Alternate Uses for Eggs & Eggshells

We’ve all seen the commercials by the egg producers (the people, not the chickens) but it’s not just the incredible “edible” egg. There are alternate uses for eggs you may not have tried; along with some obvious ones.

  1. Heal diaper rash – Separate the egg and let the white come to room temperature (you can use it cold but sore little bottoms will appreciate the warmer whites). Apply the whites to diaper rash and, if you need to dry it quickly, use a blow dryer set on the very lowest setting. It is absolutely amazing how quickly the diaper rash is gone!
  1. Make birds happy – Crushed eggshells are a bird treat and they’re very good for female birds that are preparing to lay their own eggs. Put some crushed shells near a bird feeder or just scatter them where you know birds tend to peck at the ground.
  1. Keep deer away from your gardens – Deer hate the smell of raw eggs. Break a few eggs to keep them away from your flower and vegetable gardens. A word of warning; the smell of raw eggs left in the sun isn’t the most pleasant odor for us, either.
  1. Start your seeds – Break eggs in the middle and then wash them gently. Poke a small hole in the bottom of each half with a needle. Fill the shells with potting soil for the seeds you start indoors.


  1. Leather cleaner – The sticky quality of egg whites also makes them good at cleaning leather. Separate eggs and use the whites to gently rub onto shoes, bags or even sofas, and then wipe off with a cloth. Egg whites also form a protective covering for leather.
  1. Fabric whitener – Put rinsed eggshells into small cotton bag and add it to your laundry to whiten your whites.
  1. Nourish your plants – Use the water in which you’ve boiled or poached eggs to give your plants a boost. Let the water cool and then use it to water your plants.
  1. Nourish your hair – Eggs are a natural moisturizer, making it a great to make shampoo. Combine an egg yolk with olive oil and water. Wait for it to lather. Use the shampoo just as you would any other shampoo. The egg’s fat and nutritional contents will add shine and bounce to your hair and is perfect for hair damaged by pollution, chlorine, and the drying effect of the sun.
  1. Nourish your body! Eggs are packed with protein, riboflavin, iron, folate, phosphorus, zinc, and vitamins B6, B12, E, and D; yolks are high in lutein and zeaxanthin, which protect vision. You can also bake empty shells for 8 minutes at 350°F then let them cool. Grind them into a fine powder in a blender (but be aware, when you open the blender you’ll get a “poof” of powder). Add the powder to juice or smoothies for a boost of calcium! You can even add the powder to your dog’s food to give him a boost.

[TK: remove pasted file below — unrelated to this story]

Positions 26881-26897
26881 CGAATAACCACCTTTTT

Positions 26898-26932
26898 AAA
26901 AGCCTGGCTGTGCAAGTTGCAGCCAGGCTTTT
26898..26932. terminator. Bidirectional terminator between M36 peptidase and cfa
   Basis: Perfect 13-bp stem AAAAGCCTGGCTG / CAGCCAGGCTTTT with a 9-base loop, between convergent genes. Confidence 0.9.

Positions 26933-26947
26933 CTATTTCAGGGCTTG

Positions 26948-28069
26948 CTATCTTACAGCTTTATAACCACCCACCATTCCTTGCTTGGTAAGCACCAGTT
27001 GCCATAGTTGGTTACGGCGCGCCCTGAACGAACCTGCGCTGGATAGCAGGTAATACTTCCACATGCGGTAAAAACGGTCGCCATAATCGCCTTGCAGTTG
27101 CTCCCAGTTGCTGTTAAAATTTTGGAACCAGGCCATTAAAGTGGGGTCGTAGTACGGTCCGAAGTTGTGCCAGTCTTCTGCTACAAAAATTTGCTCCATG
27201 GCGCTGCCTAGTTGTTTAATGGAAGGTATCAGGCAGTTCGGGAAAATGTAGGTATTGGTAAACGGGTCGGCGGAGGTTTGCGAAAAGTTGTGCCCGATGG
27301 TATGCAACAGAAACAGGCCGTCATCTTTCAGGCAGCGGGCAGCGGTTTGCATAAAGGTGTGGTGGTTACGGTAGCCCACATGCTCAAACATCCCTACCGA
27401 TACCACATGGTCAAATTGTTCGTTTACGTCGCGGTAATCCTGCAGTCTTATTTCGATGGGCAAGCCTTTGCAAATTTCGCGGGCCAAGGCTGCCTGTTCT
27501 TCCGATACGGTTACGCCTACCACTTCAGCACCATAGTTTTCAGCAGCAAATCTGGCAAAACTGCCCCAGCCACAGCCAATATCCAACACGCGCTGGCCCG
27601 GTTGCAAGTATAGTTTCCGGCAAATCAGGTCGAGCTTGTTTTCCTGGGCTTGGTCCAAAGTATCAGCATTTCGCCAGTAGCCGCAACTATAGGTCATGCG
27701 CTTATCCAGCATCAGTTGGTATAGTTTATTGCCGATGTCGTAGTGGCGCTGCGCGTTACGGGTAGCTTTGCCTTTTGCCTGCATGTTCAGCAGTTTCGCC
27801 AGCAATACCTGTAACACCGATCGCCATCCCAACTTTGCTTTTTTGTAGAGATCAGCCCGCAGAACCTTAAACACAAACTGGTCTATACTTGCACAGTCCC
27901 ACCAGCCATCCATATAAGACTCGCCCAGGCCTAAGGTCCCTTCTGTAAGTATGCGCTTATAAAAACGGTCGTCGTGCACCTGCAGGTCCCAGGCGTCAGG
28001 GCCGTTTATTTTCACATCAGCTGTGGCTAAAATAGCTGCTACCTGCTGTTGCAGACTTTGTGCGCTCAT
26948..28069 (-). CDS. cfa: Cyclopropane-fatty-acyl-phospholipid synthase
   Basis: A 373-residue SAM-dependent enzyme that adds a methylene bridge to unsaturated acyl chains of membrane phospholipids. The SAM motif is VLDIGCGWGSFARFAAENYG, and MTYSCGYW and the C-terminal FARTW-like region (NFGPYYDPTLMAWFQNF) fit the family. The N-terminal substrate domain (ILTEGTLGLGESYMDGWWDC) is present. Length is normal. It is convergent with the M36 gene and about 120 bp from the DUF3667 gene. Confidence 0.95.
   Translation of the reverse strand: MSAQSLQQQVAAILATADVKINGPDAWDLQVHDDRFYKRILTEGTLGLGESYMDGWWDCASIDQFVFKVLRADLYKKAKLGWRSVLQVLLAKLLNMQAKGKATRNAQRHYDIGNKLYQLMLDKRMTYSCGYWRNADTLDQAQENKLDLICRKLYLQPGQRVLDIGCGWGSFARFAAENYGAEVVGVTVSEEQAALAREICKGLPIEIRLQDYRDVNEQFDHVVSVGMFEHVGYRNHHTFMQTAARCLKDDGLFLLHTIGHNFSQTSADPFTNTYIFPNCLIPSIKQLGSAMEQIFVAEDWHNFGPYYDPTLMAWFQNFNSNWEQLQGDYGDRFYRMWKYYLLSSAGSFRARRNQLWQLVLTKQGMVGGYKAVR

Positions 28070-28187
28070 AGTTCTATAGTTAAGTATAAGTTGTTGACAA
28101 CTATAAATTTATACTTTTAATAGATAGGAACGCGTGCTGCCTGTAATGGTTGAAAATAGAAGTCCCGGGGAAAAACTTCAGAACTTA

1. Make an egg shaker instrument for kids – Create an egg shaker by emptying an egg through a small hole you make in the top of the egg. Put two teaspoons of uncooked rice inside the shell. Cover the opening with tape. Surprisingly, many adult bands are using egg shakers in their live acoustic performances!
  1. Make candles – Use the eggshell as a candle mold. Pour melted candle wax inside an emptied eggshell and add the wick. You can even add a little perfume or scented oil. When the wax dries, crack the eggshell open. Viola! An egg shaped candle. To stand the candle on its own just carefully cut a bit off the bottom to make a flat surface.
  1. Clean your silver jewelry – The Sulphur in eggs is wonderful for cleaning silver jewelry. Hard boil an egg and then crush the yolk into a small container with a tight-fitting lid. Place a paper towel over the yolk and set your silver jewelry on top of the towel. Seal the container a leave it for 24 hours. When the time is us just wash your jewelry carefully with soap and warm water. Dry it well. Although this method is a bit smelly it really works!
  1. Cover a cut – The membrane from a hard boiled egg has healing properties which makes them great bandages. Just cover a small cut with a bit of the membrane and let the healing begin!
  1. Glue stuff – Brush a thin layer of egg whites between the layers paper and light cardboard to glue them. This is a great substitute if you don’t have school glue. And it’s non-toxic, making it a good glue for little kids!
  1. Clean metal – Crush eggshells finely to use on dirty pots and pans. The abrasive quality of the shells will scour them clean. Rinsing them down the drain afterward will also help clean the pipes.





Author: Elizabeth

I'm a wife, mom, and grandma (known as Bam) who loves cooking, baking, gardening, and all things that go into making a cozy coop for my brood. I have a disability so you may pick up tips on how to do things when some things just don't work right!

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